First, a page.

Over at Duo, besides plenty of landscaped common space at the terraces and roofs to offer residents green space to relax, its unique concave shape helps to channel wind flows through the building to create cool microclimates within the shaded outdoor spaces.


Alila Villas Uluwatu in Bali, Indonesia. (Photo: WOHA)

A Singapore-based architecture firm, the multi-award winning WOHA was founded by Wong Mun Summ and Richard Hassell in 1994. The pair are renowned globally for their integration of environmentally-friendly principles, particularly in tropical buildings. For instance, The Met, a residential high rise tower in Bangkok, won the 2011 RIBA Lubetkin Award for its tropics-friendly design which features a staggered arrangement of blocks to allow for cross-ventilation and outdoor verandas and gardens – to take full advantage of the warm, humid weather.

The firm is also known for its stunning urban hotels, which have facades that support plant growth so that the buildings double up as “sky gardens”. These include the Parkroyal on Pickering and The Oasia Hotel Downtown. Resort junkies can head to Alila Villas Uluwatu in Bali, an ecologically sustainable development built with locally sourced materials such as Balinese volcanic pumice rock, which is both a natural insulator and can also support the growth of local plants.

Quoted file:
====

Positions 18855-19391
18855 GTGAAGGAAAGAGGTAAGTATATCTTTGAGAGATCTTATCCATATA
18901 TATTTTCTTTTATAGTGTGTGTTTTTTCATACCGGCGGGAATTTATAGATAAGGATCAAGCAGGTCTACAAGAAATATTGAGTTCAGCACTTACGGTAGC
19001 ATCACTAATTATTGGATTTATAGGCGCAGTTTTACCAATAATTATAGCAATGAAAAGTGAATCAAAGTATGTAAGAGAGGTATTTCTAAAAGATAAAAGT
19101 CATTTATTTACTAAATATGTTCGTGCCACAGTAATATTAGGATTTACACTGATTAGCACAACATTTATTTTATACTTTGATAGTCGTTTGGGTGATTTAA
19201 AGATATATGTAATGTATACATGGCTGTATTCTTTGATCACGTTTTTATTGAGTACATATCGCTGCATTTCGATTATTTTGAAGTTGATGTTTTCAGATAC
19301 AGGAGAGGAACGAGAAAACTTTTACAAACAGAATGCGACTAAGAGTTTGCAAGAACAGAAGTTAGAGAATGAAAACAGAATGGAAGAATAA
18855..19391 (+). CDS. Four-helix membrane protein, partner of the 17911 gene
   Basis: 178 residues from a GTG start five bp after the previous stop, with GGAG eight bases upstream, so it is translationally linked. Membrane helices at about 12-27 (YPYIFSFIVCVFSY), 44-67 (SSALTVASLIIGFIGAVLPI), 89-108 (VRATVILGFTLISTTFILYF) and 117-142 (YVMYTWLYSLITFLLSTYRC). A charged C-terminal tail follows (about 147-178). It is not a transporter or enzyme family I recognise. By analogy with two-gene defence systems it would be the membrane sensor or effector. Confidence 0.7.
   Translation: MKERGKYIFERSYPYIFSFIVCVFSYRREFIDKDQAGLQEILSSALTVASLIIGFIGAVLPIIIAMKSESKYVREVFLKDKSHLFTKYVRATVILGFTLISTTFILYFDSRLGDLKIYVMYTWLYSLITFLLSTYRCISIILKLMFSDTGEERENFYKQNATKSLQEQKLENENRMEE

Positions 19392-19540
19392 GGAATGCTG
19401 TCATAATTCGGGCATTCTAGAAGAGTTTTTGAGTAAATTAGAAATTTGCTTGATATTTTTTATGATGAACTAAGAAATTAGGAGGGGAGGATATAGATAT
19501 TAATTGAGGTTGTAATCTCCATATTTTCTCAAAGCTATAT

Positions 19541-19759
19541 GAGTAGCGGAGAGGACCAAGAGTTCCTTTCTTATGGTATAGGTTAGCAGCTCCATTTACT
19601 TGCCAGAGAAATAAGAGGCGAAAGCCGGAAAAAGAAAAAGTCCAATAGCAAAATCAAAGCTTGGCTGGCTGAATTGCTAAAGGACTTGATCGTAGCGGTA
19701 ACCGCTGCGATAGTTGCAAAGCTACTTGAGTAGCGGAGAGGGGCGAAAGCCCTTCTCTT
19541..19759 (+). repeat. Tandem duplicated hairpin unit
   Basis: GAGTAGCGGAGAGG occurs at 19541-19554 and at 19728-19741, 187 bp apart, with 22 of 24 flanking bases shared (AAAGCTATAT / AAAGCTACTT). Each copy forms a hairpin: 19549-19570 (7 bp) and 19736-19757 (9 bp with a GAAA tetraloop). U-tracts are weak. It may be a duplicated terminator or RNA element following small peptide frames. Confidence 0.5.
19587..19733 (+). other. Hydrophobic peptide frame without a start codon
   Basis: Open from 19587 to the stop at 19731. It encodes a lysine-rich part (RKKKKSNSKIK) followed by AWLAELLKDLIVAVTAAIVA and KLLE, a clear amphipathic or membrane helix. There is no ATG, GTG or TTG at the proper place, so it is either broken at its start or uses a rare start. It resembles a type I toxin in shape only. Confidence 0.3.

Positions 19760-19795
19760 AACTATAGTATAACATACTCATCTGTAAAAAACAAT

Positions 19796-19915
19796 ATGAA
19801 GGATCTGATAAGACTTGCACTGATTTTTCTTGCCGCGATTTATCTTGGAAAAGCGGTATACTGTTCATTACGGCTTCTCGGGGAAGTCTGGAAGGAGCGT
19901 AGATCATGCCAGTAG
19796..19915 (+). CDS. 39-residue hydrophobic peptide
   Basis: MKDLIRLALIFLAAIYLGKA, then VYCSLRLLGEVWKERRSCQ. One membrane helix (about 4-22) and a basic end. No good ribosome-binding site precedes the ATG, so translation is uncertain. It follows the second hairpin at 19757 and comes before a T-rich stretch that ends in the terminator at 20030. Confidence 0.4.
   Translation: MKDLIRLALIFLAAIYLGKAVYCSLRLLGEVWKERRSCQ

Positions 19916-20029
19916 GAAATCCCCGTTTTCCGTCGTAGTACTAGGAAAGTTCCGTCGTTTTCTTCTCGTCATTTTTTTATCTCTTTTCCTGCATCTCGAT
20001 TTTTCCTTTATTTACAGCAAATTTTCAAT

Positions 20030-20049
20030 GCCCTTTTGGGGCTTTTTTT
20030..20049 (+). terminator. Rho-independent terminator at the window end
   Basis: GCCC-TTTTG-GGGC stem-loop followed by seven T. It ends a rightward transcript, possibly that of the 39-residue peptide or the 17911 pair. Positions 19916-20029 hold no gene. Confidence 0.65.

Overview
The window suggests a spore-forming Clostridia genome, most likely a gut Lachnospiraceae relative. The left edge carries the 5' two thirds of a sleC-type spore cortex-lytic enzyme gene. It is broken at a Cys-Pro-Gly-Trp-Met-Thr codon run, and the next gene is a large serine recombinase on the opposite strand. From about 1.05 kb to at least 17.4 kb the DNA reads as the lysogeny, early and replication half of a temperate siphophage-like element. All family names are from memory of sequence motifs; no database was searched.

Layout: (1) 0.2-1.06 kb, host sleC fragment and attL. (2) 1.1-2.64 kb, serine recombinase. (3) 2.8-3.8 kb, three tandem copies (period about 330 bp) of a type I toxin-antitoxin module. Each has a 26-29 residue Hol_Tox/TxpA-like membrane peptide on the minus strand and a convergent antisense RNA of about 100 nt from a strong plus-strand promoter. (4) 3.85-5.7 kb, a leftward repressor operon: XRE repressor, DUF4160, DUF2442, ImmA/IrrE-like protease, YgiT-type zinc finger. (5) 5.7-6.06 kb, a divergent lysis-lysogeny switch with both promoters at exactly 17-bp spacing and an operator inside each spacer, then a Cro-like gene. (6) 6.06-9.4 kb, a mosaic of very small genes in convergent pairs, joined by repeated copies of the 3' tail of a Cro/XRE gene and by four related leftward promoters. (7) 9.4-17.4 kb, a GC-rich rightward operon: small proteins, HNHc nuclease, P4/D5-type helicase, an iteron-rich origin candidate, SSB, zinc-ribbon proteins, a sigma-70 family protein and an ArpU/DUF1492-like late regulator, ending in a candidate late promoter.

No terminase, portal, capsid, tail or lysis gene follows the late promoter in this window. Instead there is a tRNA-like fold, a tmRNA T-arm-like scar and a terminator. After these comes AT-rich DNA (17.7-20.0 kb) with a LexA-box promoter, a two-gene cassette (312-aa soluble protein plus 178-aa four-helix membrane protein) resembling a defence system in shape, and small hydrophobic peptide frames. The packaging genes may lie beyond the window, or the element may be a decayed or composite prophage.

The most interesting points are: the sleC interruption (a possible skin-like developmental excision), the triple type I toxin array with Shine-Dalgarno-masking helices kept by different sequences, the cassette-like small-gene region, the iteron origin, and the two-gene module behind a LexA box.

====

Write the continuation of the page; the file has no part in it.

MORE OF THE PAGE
A house in Madrid designed by Ensamble Studio. (Photo: Ensamble Studio)

This Spanish architect may not be quite as famous as the others on this list – yet – but with a recent TED Talk under her belt and a unique approach to architecture, that probably won’t be the case for long. Her take on sustainable architecture is to use unwanted materials that would be otherwise discarded, such as leftover fragments from a rock quarry or precast concrete blocks, to build homes and other structures.

For example, her firm Ensamble Studio stacked massive concrete beams on top of each other to build the frame for a house in Madrid – one beam was even used as a swimming pool. She is currently also looking at ways to use lightweight materials such as galvanised steel studs, insulating foams and cement boards to build sustainable, prefabricated homes. The green impact of such residences have the potential to be significant – they are lighter and hence require less energy to transport and less waste material is incurred since all the pieces have been built to size.


The B House in Bukit Timah, Singapore. (Photo: Jason Pomeroy)

British-born Pomeroy is a prolific champion of sustainable, energy-efficient homes. Besides hosting various architecture travel series for CNA, including City Time Traveller and Smart Cities 2.0, he is also the author of three eco-architecture books. Some of his developments include the B House in Bukit Timah, a carbon-negative residence which is built to remain cool even without the use of air conditioning and Idea House in Malaysia, an energy efficient home which is powered by solar power and uses collected rainwater. He is also the architect behind the Trump Tower Manila, which despite its namesake President Donald Trump’s denial of climate change, is an eco-friendly building that has reduced levels of energy and water consumption.

READ> You can go on a luxury holiday without worrying about your carbon footprint

Source: CNA/ds